How Skateboard Art Became a Collectible

    Skate culture and street art were deeply intertwined in the 1970s. Skateboard art was created as a new medium for artists. Skateboarding was a fringe subculture in its early days. Being a skater was enough for one to stand out from the rest. Many skaters were inspired by the sport's growing popularity to personalize their boards. Skaters took inspiration from graffiti artists and designed their boards to be extensions of themselves. Since then, skate culture has been a fusion of fine art and street art. Keith Haring and Shepard Fairey have recreated some of their most iconic works on skateboards. Yoshitomo Nara is another blue chip artist who's ventured into the space of skateboard art.

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Skatedeck Art - Keith Haring 

    Pre-existing drawings and paintings by household names such as Andy Warhol and Jean-Michel Basquiat are printed on the decks, which is the wooden part of the board where your feet will be planted. The eight holes that are used to set the skateboard wheels make each deck technically possible, but it's best not to. These objects should be hung on the wall like a painting or print. A Warhol poster of Campbell's soup unframed costs $16.99; a deck with the exact same image will cost $199.99. How did skateboards become such a valuable piece of equipment in a sport that is known for injuries?

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Skatedeck Art - Hajime Sorayama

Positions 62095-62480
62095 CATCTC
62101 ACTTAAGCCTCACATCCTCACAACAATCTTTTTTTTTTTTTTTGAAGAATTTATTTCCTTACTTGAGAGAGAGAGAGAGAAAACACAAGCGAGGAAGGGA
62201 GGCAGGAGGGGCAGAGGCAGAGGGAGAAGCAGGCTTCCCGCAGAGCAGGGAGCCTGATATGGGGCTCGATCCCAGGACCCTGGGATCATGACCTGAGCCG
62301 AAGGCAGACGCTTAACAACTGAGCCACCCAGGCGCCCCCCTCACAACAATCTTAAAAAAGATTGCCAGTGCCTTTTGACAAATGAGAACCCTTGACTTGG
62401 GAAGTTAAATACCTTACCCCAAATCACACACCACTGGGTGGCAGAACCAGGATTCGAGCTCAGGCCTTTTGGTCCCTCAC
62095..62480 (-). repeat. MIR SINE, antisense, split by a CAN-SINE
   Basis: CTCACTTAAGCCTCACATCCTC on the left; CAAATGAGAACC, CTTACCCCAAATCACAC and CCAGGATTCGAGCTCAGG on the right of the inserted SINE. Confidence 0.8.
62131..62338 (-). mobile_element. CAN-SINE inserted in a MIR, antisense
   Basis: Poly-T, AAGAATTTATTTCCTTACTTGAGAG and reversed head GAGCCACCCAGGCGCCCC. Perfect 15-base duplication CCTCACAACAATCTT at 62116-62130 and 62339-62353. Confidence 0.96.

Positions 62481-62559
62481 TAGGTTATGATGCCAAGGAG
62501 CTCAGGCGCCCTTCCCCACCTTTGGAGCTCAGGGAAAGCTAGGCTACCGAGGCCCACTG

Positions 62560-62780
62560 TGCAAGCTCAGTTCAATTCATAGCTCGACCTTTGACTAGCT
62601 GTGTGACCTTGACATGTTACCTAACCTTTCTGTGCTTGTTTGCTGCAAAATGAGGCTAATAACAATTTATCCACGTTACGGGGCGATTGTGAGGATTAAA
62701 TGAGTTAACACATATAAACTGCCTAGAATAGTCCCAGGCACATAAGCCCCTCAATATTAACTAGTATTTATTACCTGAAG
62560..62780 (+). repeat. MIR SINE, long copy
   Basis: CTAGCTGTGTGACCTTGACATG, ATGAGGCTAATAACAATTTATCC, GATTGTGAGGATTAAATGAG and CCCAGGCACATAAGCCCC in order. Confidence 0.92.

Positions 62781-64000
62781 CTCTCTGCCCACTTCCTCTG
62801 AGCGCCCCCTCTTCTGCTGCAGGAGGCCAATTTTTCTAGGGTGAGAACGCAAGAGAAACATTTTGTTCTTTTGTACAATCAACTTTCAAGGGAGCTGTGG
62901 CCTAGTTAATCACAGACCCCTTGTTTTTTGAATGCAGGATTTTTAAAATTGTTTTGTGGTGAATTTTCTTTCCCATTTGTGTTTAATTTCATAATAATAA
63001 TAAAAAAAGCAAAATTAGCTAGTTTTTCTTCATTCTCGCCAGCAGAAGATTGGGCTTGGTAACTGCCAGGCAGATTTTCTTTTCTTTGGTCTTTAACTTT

In 2000, Supreme's "Artists Series" launched its first artist-designed skateboard deck. This was a departure from the norm of adorning skateboards with branding and individuality since the 1970s. Ryan McGinness's deck was the first to be designed by an artist outside of the skating scene. Supreme Color Formula Guide was the title of this edition, made use of the deck’s unique shape to create a huge Pantone color scheme that combines elements of Pop Art with Minimalism. This edition was a departure from current trends in skateboard deck artwork at the time.

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Skatedeck Art - Shepard Fairey 

    Artist-designed skateboard decks have remained a subculture sport, while gaining a status as a luxury product. The Skateroom is an artist-designed manufacturer of skateboards, strictly focusing on the skateboard art. They offer two types: single skateboards or triptychs. Triptychs are a form of evolution where artwork is printed on multiple decks. The final arrangement refers to the devotional paintings from the Renaissance and acts as an altarpiece. According to the company most triptychs can be found on the wall while only a third of solos are used for skating.

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Skatedeck Art - Yayoi Kusama

    Even the most unskippable skate decks retain some of their original countercultural appeal. Artworks that may otherwise seem conceptual, stuffy, or cold in a blue-chip gallery or auction house might look accessible and cool when presented in the form of equipment. Skate culture has its own meaning. Skateboard art has really become a collectible in the space of fine art collecting. 

 

Contemporary Art Skateboard Art Street Art

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